Ancient city, "city-state" and metropolis of the Hesperian Lokras, with 70,000 inhabitants (according to the traveler Pausanias 180 AD). It took its name from the daughter of Makaros (son of Aeolus) Amphissa or from the verb amfiennymi (=to surround and clothe), because it is surrounded by mountains. In 338 BC during the Third Holy War, it was destroyed by Philip, in 30 BC. it was settled by the Aetolians and became populous. In the late Byzantine times it took the name of Salona and in the Middle Ages it was conquered by the Franks and made the seat of a Barony (Barony of Salonon - La - Sola, with the Stromoncourt dynasty). In the liberation struggle of 1821, it was the first city of Roumeli to rebel with Panourgias, Gouras and Isaias Bishop of Salona. On March 27th, Panourgias captured the city and on April 10th, he captured the Castle of Salona. Salona (Amfissa) then became the capital of Eastern Greece with the establishment of the Supreme Court of Salona, where the Constitution of Eastern Greece was passed. Today Amfissa is the capital of the Prefecture of Fokida, with approximately 12,000 inhabitants and the seat of all Public Services. It has a modern State Hospital, Court of First Instance, Spiritual Center, Prisoners' Preventory, Archaeological and folklore museum, Municipal Library of 40,000 volumes which is constantly enriched, Municipal Philharmonic and Choir, Municipal Conservatory and Art Workshop, Cultural and Sports Clubs. Also, T.E.I. operate in the city. (Tourism Business Department), Unified High School, T.E.E., two High Schools, Evening High School, I.E.K., Primary Schools, Kindergartens, Nurseries and Nursing School. They still survive against the ravages of time traditional crafts: Tanneries in the traditional district of Harmaina, bell makers and rope makers. A large portion of the inhabitants is engaged in olive cultivation.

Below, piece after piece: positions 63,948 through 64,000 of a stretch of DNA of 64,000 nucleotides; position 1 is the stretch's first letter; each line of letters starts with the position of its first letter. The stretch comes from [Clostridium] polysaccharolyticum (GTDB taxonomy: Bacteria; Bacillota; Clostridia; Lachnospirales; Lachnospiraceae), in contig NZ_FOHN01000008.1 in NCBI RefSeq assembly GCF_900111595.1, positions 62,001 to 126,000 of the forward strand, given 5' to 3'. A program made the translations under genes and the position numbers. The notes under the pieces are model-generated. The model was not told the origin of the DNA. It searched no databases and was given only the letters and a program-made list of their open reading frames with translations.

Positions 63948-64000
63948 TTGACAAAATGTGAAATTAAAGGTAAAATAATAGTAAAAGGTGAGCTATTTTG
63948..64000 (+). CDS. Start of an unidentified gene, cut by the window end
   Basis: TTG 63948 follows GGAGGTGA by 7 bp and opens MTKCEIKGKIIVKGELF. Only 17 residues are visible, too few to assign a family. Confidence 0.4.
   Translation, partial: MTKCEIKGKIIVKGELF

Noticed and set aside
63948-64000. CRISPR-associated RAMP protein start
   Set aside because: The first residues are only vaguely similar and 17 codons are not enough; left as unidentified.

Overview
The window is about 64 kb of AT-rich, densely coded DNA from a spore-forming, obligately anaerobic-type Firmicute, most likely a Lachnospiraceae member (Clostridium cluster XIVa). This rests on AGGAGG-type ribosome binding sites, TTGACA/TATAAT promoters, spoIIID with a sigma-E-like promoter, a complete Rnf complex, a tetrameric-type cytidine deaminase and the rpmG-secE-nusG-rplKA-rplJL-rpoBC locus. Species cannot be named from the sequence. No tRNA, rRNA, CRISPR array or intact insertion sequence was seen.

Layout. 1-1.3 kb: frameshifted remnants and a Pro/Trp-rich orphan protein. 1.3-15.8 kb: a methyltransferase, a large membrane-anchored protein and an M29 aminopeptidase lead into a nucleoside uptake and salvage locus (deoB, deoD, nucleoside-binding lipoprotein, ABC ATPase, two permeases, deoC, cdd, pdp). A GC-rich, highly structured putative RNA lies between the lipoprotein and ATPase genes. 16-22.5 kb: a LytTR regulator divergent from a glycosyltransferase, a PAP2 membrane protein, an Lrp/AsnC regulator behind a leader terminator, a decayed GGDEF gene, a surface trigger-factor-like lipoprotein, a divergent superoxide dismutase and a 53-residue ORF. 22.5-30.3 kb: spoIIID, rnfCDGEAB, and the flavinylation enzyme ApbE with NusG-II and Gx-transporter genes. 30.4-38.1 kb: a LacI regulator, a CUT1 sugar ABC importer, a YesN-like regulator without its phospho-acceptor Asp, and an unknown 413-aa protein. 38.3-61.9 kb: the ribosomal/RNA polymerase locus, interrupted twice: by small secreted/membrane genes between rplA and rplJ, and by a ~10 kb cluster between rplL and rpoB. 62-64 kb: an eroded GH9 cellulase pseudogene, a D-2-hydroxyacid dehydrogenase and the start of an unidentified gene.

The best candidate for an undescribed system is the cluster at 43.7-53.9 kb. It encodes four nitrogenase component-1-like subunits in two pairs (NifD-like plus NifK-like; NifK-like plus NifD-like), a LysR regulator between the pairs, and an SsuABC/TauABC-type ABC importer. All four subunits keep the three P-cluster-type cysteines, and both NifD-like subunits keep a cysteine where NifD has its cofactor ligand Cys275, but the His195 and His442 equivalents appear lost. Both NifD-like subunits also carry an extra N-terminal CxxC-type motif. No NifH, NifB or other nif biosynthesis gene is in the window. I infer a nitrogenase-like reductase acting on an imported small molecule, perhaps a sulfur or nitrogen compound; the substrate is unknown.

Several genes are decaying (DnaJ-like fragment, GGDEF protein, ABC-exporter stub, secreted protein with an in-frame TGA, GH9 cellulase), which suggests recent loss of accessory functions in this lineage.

Source: FOKIDA REGIONAL UNIT
Although the first settlement in the area of Delphi dates much earlier than the prevalence of the cult of Apollo (8th century BC), Delphi has remained in history for its mighty Oracle. Over time, in fact, the entire mountain of Parnassus was dedicated to the God of light and music and passed into mythology as the sacred abode of the Muses and Graces.
Because of the religious and political power it exercised, many city-states sometimes respected it and honored it with monuments and anathemats of incalculable value and sometimes destroyed and plundered it claiming its guardianship. The Oracle will definitively close the Byzantine era by decree of Emperor Theodosius. The numerous finds exhibited today in the Delphi Museum are only a few examples of the magnitude of the power, respect and wealth he experienced.
Editor: Fotini Anastasopoulou